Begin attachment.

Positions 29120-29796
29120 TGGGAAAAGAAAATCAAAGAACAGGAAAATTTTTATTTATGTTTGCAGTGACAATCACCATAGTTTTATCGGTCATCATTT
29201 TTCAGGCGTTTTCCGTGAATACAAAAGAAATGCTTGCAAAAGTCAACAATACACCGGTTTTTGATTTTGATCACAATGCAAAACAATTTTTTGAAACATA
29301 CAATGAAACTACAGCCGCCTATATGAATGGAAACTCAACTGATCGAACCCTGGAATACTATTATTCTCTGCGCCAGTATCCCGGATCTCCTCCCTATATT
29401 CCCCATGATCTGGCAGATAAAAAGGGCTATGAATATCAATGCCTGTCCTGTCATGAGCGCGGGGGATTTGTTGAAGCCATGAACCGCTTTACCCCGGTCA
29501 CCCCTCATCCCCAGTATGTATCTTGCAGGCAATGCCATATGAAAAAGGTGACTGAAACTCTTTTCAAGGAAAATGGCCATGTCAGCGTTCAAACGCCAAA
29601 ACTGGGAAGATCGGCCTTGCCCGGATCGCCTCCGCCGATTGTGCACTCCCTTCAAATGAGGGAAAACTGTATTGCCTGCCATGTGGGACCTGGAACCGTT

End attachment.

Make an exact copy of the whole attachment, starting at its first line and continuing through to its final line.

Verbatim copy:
Positions 29120-29796
29120 TGGGAAAAGAAAATCAAAGAACAGGAAAATTTTTATTTATGTTTGCAGTGACAATCACCATAGTTTTATCGGTCATCATTT
29201 TTCAGGCGTTTTCCGTGAATACAAAAGAAATGCTTGCAAAAGTCAACAATACACCGGTTTTTGATTTTGATCACAATGCAAAACAATTTTTTGAAACATA
29301 CAATGAAACTACAGCCGCCTATATGAATGGAAACTCAACTGATCGAACCCTGGAATACTATTATTCTCTGCGCCAGTATCCCGGATCTCCTCCCTATATT
29401 CCCCATGATCTGGCAGATAAAAAGGGCTATGAATATCAATGCCTGTCCTGTCATGAGCGCGGGGGATTTGTTGAAGCCATGAACCGCTTTACCCCGGTCA
29501 CCCCTCATCCCCAGTATGTATCTTGCAGGCAATGCCATATGAAAAAGGTGACTGAAACTCTTTTCAAGGAAAATGGCCATGTCAGCGTTCAAACGCCAAA
29601 ACTGGGAAGATCGGCCTTGCCCGGATCGCCTCCGCCGATTGTGCACTCCCTTCAAATGAGGGAAAACTGTATTGCCTGCCATGTGGGACCTGGAACCGTT